Podcast: Estimated Tax And Penalties

Tax Penalties

Written by Jeff Dvorachek

June 15, 2021

We have talked in the past about cash flow being the number one thing that can bring down a small business. As a business grows, cash flow can be an issue. But as a business grows, so does the potential tax bill at the end of the year. In this Tax Insights Podcast Episode, I want to talk about how businesses pay their taxes and things that might be different here in 2021.

I know we talked about estimated tax payments in the past, but can you give a refresher?

  • As an employee, there are taxes that get taken off your paychecks. But businesses do not have taxes withheld off their income, so they have to calculate it manually.
  • These taxes are then paid in quarterly, generally April, June, September and January each year. Well guess what, the June payment will be due soon.

How are the payments calculated?

  • For most businesses it is calculated based on last year’s income. The IRS calls this safe harbor.
  • Safe harbor says that if a business pays in at least –
    • 90% of your current year tax
    • 100% of PY Tax (110% if AGI over $150k)
  • If you don’t pay in enough, the IRS will charge you an interest penalty.

What happens when a business had low income in 2020 because of the pandemic, but this year their income will be higher?

  • That is a potential problem for this year.
  • If the business 2020 income was low, then the safe harbor estimates are lower.
  • If the business income goes up in 2021, then tax will be owed when the tax return is filed.
  • Now there will not be any penalties, but the additional tax can pose a cash flow problem if the business is not ready.

What should a business do to prepare for this?

  • Company can pay their estimates and also put money aside for the year-end tax bill.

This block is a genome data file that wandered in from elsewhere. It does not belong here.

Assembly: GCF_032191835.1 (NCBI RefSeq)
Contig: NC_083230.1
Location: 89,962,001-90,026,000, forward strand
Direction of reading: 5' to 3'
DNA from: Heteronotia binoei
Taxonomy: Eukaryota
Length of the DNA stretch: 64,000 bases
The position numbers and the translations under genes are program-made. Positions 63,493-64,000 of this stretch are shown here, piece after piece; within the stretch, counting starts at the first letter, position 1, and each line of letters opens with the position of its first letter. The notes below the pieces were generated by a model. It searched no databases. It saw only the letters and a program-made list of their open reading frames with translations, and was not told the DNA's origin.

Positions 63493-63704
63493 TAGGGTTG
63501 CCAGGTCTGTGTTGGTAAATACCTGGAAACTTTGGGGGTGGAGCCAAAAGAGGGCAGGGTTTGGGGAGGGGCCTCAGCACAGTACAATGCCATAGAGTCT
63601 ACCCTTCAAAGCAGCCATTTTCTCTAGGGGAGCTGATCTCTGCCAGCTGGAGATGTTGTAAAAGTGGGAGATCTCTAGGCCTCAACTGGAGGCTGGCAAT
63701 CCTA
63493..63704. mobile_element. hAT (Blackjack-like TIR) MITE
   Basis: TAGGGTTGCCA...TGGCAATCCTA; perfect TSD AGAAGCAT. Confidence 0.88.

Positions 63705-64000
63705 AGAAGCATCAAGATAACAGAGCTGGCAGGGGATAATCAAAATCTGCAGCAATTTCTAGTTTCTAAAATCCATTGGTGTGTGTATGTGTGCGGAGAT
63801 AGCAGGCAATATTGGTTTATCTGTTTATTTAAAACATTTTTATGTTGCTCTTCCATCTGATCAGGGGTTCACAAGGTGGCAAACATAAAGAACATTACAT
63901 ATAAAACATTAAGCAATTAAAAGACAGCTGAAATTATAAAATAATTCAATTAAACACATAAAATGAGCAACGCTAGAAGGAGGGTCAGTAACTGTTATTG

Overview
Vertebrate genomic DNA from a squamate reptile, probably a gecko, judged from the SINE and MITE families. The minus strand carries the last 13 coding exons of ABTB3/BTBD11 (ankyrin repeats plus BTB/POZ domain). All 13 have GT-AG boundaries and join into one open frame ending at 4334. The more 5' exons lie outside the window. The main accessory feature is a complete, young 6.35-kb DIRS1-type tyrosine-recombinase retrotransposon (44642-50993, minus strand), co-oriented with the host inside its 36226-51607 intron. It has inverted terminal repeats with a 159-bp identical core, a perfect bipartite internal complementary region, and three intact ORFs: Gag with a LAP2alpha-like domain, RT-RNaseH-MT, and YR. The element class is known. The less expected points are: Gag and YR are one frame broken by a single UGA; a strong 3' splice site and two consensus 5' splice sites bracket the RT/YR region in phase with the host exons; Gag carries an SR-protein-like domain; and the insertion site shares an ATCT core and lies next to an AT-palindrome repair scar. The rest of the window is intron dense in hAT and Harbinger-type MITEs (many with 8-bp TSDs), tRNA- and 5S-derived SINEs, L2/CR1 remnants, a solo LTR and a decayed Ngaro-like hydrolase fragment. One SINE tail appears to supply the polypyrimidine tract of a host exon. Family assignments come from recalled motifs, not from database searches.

• Or there is nothing that says that a business can’t pay more than the minimum amount.
  • If business income has doubled, they can certainly pay a larger payment.

If they don’t do either of these, what would happen when they file their return?

  • Normally it is a surprise that businesses may not be ready for.
  • They will owe tax for the current year since they paid estimates based on last year’s lower income.
  • But here is the surprise – they also owe a first quarter estimate for the next year and that estimate is based on the higher 2021 income.
  • Both these payments (current year tax and first quarter estimate) are due at the same time (normally April 15th)

Be sure to talk to a tax professional if you have any questions about estimated taxes and penalties or would like further assistance. 

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Jeff Dvorachek
I joined Hawkins Ash CPAs in 1998. I am the partner-in-charge of the Manitowoc, WI, office and tax director for the firm. I have thorough experience providing tax services to individuals, commercial businesses, nonprofit entities and estates and trusts. I also provide compilation and review services. I lead the Tax Committee and am a member of the Information Technology Advisory Committee.

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